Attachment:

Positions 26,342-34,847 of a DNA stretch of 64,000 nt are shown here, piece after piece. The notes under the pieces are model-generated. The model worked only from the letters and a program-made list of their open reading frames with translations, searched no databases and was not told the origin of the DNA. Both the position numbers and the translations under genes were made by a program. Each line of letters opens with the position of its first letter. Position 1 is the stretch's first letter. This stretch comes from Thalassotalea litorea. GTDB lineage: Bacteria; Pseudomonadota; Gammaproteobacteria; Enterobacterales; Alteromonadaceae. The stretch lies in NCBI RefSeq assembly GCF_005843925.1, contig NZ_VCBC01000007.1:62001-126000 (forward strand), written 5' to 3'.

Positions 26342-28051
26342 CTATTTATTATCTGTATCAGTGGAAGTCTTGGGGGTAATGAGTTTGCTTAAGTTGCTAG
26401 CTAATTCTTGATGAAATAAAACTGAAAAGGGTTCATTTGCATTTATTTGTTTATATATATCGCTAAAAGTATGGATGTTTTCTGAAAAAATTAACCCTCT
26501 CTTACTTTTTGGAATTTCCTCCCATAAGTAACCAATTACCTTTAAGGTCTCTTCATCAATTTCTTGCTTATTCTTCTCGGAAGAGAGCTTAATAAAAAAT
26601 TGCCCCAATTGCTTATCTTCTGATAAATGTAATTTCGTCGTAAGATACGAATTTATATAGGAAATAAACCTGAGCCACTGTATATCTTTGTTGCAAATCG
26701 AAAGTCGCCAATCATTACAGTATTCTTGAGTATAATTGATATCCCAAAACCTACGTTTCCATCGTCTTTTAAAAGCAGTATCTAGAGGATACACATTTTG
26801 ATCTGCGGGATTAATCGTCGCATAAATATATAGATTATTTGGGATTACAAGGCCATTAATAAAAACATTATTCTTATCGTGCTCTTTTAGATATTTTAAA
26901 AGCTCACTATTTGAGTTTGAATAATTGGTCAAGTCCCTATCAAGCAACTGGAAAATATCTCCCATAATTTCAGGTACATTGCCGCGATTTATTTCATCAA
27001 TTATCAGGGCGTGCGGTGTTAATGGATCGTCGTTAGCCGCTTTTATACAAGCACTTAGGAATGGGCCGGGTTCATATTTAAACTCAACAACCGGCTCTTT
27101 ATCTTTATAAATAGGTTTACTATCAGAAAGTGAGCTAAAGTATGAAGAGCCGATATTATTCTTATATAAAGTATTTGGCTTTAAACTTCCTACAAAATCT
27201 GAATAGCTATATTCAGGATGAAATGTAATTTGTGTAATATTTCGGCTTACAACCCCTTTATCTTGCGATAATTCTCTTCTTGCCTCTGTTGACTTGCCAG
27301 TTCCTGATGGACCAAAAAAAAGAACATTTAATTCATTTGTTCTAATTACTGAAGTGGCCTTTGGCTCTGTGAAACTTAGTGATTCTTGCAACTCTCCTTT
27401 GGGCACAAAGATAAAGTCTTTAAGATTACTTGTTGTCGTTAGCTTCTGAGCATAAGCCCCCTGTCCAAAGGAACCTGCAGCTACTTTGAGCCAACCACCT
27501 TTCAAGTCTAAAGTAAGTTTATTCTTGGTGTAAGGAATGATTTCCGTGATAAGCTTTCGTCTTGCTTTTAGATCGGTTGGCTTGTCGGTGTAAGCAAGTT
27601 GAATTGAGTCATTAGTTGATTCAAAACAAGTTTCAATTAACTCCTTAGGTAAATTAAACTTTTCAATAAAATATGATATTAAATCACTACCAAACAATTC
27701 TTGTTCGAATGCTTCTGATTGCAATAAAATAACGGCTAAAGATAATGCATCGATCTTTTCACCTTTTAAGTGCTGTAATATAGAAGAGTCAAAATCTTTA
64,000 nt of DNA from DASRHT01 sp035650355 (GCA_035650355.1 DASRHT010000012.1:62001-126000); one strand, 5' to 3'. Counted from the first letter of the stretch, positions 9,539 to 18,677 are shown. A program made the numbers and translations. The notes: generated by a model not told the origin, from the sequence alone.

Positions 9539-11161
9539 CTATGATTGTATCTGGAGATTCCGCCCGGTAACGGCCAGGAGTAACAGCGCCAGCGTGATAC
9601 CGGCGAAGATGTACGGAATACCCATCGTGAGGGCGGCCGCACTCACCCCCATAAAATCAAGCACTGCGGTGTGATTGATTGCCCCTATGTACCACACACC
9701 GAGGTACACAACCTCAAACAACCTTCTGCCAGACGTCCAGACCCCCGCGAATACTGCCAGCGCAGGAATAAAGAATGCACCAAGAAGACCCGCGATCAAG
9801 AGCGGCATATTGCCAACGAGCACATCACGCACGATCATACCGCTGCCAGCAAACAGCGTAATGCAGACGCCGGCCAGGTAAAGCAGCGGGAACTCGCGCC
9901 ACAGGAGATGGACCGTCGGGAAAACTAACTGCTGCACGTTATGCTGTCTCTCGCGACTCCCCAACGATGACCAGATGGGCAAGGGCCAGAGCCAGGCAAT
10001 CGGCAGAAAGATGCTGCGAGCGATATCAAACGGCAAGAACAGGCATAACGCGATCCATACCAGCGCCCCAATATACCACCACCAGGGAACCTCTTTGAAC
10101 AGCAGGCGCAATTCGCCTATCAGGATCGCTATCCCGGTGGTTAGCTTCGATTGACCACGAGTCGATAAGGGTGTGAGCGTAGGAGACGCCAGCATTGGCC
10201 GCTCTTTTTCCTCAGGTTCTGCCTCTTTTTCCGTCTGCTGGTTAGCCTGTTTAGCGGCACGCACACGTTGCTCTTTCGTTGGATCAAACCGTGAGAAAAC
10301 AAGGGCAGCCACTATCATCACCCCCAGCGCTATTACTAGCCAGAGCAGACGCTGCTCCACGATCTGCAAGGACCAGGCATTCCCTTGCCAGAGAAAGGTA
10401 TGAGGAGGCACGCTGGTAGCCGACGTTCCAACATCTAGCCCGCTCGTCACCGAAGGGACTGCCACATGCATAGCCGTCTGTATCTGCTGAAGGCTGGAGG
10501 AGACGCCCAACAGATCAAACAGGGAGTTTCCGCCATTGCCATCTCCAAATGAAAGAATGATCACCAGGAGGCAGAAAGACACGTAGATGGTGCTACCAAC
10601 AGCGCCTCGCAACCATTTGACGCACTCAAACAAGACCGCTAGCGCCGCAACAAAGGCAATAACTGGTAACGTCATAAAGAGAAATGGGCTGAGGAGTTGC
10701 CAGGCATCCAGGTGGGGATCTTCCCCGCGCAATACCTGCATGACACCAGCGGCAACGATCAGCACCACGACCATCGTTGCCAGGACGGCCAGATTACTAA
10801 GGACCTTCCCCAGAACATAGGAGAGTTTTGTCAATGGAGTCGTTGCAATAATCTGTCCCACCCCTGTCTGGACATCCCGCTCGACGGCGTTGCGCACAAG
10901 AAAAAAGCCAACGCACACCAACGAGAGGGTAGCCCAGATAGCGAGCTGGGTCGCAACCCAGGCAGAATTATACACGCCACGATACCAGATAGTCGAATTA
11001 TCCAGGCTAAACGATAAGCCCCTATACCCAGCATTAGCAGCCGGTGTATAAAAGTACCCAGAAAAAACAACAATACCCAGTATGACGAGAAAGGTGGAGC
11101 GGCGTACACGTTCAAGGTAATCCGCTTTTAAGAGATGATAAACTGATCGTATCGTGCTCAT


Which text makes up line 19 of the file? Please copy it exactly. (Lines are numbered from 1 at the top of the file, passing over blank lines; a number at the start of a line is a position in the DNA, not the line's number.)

Positions 9539-11161